K9 Oz celebrating retirement

Officer Large and K9 Oz in vehicle

A retirement celebration in his honor will be held at 2:30 p.m. on Thursday, Dec. 12 at the Safety Services Building, 5171 Northwest Parkway, Hilliard. All are welcome.

Ears up and tongue out, the dog peered out the rear window of the police cruiser and watched the city’s familiar scenery pass by.

Hilliard Division of Police Officer Jim Large knew his K9 partner’s position without looking back from the driver’s seat.

“That’s where Oz likes to be,” he said. “That’s his spot.”

The 10-year-old Belgian Malinois has been Officer Large’s K9 partner for eight years. But this particular day will be their last shift together.

K9 Oz is retiring. Officer Large will ceremonially purchase him from the police department for $1, and the dog will live out his retirement in his handler’s home.

In the car, the dog is typically a quiet companion, except for when it’s time to work. When he hears the faint “click” of the cruiser’s cameras turning on — meaning that the cars exterior lights have been activated — he starts to bark, readying himself for action.

Officer Large describes K9 Oz as “intense, high-energy, driven and focused.” Even as a senior dog, K9 Oz still jumps, run and searches as if he’s a puppy — the only physical sign of aging an increasingly grey coat.

Hilliard police dogs are trained to be dual-purpose, meaning K9 Oz is trained in criminal apprehension, tracking, article searches and narcotic detection. But like any officer, he has his expertise.

“His perfect day is searching for drugs,” said Officer Large. “He loves tracking.”

A Belgian Malinois’ nose is 200 times stronger than a human’s nose, and K9 Oz has put his to work throughout his career, assisting Homeland Security, working with HPD’s Special Investigations Unit and searching for missing persons, among other tasks.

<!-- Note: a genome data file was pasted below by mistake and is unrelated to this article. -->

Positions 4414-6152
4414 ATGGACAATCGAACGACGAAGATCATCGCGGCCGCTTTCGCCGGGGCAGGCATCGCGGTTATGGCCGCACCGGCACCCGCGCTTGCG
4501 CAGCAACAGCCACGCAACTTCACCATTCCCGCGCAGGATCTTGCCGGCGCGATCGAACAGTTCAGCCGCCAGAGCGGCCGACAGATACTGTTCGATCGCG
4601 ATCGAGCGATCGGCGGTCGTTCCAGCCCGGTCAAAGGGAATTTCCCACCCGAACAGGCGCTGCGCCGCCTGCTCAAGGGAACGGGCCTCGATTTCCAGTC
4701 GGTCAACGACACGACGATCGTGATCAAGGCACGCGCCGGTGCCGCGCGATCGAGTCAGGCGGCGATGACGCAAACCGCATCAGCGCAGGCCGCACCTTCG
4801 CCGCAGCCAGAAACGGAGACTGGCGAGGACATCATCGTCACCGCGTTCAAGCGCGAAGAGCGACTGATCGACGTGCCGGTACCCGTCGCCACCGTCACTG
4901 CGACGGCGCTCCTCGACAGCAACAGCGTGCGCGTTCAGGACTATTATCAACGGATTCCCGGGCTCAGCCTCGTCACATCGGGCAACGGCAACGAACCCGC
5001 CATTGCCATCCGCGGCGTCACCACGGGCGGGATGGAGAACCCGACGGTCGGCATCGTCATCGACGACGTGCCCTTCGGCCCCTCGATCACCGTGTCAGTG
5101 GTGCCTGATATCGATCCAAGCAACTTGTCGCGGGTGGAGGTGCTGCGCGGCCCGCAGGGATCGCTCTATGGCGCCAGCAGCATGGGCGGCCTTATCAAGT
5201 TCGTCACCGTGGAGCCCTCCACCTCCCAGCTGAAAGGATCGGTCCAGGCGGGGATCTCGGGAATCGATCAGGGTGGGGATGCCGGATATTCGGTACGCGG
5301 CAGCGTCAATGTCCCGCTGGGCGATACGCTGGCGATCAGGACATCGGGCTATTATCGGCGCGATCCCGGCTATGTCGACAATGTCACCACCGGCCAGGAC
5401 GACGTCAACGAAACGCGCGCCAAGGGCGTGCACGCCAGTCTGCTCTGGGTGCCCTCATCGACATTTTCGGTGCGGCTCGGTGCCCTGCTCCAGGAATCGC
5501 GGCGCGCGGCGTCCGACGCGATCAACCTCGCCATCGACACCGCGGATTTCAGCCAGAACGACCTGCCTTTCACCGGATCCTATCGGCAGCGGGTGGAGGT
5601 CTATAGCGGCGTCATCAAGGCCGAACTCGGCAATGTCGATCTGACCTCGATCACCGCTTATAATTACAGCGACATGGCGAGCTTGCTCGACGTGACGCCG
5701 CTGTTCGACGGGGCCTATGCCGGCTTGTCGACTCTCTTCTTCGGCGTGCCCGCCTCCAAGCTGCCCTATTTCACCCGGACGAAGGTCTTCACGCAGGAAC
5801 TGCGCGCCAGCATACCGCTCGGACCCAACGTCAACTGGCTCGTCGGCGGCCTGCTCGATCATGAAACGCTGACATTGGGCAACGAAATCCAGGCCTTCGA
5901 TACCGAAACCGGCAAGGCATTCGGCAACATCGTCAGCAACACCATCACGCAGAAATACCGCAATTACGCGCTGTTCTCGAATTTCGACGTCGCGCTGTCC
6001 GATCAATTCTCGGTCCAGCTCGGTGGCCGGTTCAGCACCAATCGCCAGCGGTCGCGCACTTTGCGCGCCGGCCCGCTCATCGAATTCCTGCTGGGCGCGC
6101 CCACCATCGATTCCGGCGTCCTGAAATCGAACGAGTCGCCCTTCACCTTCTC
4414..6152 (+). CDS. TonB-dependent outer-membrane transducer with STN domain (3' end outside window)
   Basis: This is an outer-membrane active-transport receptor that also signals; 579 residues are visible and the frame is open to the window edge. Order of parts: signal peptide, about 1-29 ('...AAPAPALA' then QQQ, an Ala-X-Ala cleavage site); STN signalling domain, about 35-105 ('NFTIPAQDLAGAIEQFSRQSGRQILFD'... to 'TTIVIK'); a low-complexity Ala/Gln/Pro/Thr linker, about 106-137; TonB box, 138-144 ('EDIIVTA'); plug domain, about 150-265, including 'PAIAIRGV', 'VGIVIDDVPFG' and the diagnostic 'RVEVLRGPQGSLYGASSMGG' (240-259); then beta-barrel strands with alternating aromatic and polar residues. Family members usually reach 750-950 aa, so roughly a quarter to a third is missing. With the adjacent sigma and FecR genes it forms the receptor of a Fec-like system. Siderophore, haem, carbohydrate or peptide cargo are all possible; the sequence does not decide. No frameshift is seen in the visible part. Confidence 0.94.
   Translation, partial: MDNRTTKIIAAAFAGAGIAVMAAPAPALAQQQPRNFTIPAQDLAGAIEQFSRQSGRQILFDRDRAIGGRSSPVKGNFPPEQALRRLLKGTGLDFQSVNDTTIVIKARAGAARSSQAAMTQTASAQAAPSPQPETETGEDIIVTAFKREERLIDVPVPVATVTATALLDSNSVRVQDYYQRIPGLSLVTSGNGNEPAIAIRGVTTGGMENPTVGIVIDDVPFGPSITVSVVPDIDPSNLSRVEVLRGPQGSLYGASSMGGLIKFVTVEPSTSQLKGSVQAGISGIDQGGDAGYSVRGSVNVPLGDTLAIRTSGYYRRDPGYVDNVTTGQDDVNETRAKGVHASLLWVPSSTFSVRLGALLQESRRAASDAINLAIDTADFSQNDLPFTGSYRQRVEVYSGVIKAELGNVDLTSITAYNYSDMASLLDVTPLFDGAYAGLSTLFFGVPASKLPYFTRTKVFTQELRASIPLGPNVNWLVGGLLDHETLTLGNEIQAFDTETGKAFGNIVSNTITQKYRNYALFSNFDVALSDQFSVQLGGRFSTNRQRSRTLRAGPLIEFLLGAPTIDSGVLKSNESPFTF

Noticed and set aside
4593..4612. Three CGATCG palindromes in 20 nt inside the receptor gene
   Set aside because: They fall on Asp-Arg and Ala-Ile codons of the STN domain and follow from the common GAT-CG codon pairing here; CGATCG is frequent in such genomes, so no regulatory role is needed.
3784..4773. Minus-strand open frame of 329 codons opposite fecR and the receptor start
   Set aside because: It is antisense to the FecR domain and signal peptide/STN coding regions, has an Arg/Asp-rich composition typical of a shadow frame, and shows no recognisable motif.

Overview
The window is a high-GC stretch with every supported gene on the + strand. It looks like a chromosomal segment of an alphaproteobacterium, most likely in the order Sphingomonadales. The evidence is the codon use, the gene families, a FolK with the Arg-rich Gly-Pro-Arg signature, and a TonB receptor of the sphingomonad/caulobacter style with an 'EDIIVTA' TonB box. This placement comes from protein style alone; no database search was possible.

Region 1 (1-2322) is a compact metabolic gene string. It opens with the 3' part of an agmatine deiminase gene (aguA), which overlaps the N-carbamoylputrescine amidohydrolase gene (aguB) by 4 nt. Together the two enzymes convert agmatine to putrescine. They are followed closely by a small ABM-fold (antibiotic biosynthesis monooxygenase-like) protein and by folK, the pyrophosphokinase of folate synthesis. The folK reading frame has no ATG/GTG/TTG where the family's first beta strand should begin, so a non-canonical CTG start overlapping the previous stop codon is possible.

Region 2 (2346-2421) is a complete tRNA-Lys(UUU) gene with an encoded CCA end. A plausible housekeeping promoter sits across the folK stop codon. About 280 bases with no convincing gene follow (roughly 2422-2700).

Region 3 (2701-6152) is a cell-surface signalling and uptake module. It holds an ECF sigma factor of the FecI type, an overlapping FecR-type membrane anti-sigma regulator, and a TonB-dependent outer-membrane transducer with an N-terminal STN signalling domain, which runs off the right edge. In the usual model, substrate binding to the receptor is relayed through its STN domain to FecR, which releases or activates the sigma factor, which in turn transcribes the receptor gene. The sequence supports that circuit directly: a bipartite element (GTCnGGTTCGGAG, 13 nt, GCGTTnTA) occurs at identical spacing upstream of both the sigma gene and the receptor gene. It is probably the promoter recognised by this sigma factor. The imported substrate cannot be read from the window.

A police dog’s reward for tracking scents is praise from his handler and his special toy. For K9 Oz, that’s a piece of fire hose. He goes through one of the “indestructible” hoses every few weeks or so.

K9 Oz’s retirement also marks the end of an era for Officer Large, who is among the most experienced K9 handlers in central Ohio. He has served as a K9 handler for more than 14 years and was the founding handler of HPD’s K9 unit.

“It’s the best job I’ve ever had,” he said. “The dog in the backseat is the best partner.”

His advice for newer handlers is to “listen and watch” to ensure the dog is being placed in the best area for success. He hopes to see the program continue and remain successful as he prepares for his own retirement in a few years.

This isn’t the first time Officer Large has retired a K9. His first dog, Brix — who he describes as a “social butterfly” — retired in 2011. Officer Large expects it will take six months for K9 Oz to settle into his new routine at home, which will likely include a padded bed and some well-deserved Milk-Bones.

“He has really been the best dog,” Officer Large said. “I knew I would get home at the end of my shift because of him.”

Officer Large and k9 Oz official portrait

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